Beer has long been a part of American politics, and today is no different, from “who would you rather have a beer with”, to brewers crafting recipes named after candidates.
From the early days of George Washington’s home-brewed ales and James Madison’s attempts at creating a national brewery, patriots and early American leaders relied on beer for nutrition and inspiration.
In more recent history, Jimmy Carter’s brother, Billy, promoted his own brand of brew, Billy Beer, shortly after the Georgian peanut farmer was elected. During the last presidential election in 2004, polls found that Americans would rather have had a beer with George W. Bush than John Kerry.
Throughout the country’s existence, the humble hopped beverage has lubricated the wheels of democracy by sparking debate or resolving conflicts. And the beverage has come up in some pretty interesting ways this year on the campaign trail.
Senator John McCain faced criticism after the Associated Press highlighted the candidate’s extensive fundraising connections to Anheuser-Busch through his wife’s fortune and high-powered position in Hensley and Co., the nation’s third-largest A-B distributor. Although McCain’s financial connections to the brewing giant may be close, don’t expect the White House to replace the stemware with Pilsner glasses. McCain’s campaign manager Jill Hazelbaker told the Associated Press that he “very rarely, if ever, drinks alcohol.”
But who could forget Governor Sarah Palin’s now infamous appeals to “Joe Six-Pack”?
In August, Democratic candidate Barack Obama’s taste for beer was challenged during an interview on CBS’ 60 Minutes. During a discussion of his campaign’s attempts to court blue-collar voters, Steve Kroft, the interviewer, remarked to Obama, “You tried really hard to reach these people. You went and sipped beer, which I know you don’t particularly like.” Obama promptly told the reporter that he had a beer the previous night and then said, “Where does the story come from that…I don’t like beer? …C’mon, man.”
Though politicians may use beer as an image to appeal to the common person, some breweries and drinking establishments have long abided by the folk ethos of not combining politics and alcohol, while others embrace the mix. With the heightened energy of the upcoming election, many brewers and barkeeps around the country are getting into the spirit of the election season.
“What better way is there to celebrate the diversity of ideas and thoughts that come out every four years during our election process with something that goes way back to our founding fathers, that’s beer and ale,” said Wayne Mayer, director of marketing for the Half Moon Bay Brewing Company.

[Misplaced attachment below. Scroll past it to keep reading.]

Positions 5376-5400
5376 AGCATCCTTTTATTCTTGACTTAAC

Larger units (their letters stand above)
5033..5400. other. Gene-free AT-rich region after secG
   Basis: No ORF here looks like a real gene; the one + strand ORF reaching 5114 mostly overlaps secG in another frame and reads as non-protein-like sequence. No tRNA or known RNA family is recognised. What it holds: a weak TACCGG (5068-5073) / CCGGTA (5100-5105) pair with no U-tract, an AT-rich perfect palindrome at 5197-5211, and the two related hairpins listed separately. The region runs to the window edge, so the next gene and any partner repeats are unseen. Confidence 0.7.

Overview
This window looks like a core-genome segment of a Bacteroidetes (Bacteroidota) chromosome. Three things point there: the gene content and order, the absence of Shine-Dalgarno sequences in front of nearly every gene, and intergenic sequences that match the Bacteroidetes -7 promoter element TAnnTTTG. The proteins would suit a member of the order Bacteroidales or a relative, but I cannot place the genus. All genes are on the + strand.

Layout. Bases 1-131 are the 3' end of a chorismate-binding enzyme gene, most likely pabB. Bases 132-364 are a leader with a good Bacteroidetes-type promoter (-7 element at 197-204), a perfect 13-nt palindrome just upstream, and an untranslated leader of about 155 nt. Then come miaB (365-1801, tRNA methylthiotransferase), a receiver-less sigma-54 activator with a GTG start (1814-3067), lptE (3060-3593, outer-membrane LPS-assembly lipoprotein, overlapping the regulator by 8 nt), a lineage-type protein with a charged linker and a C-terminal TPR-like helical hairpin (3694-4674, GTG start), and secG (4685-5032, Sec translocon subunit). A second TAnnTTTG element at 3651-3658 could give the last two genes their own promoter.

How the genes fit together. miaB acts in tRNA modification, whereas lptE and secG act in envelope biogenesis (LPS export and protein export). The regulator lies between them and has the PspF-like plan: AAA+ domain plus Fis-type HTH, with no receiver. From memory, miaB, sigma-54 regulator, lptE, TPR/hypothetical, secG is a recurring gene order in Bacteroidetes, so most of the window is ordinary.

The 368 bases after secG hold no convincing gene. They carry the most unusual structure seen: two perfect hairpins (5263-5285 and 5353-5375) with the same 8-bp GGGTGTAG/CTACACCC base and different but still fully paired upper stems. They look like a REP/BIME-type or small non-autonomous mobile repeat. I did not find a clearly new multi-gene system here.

The northern California based brewery’s ALECTION lets customers “vote” for a candidate by buying either the “Obama Ale,” or the “McCain 2008,” re-labeled versions of their English-style light ale. Each week the results are tallied on the brewery’s website.
While encouraging their drinkers to show their preference for the candidates, the style of the beers themselves is the same.
“We did that for political reasons so no one could say that we were trying to favor one over the other,” explained Mayer.
Currently the Democratic candidate is in the lead “by quite a bit,” according to the brewery. When Blast contacted Half Moon Bay in mid-October, Obama had 4,991 bottles over McCain’s 1,274.
“We’ve seen a huge jump in our incremental beer sales” said Meyer.
Unlike the real upcoming vote this November, Mayer jested, “This is the only election where you can vote early, often, and legally.”
Magic Hat Brewing Company, based in South Burlington, Vt., released a politically themed Participation variety 12 pack, containing a few of their normal offerings and a special pre-prohibition style “Participation Lager.”
“Beyond the political packaging and beyond the beer itself, which is also politically themed, we actually as a sales team go into our bar promotions and register voters,” said Krissy Leonard, spokeswoman for Magic Hat.
Magic Hat partnered with HeadCount, a non-partisan, not-for-profit organization to register people to vote. On the night before the election, the brewery is sponsoring a concert at the Highline Ballroom in New York City to benefit HeadCount featuring Robert Randolph, Joss Stone, and other artists.
Winter variety packs are now being shipped but there should be more of the politically-themed 12-packs in stores until Election Day, Leonard said.
Below the Mason Dixon line, the Flying Saucer Draught Emporium, a chain of beer bars, is conducting another presidential poll. Patrons at the bars can buy a pint glass for $5 bearing either Obama or McCain’s face drawn as a cartoon, which is counted as one vote.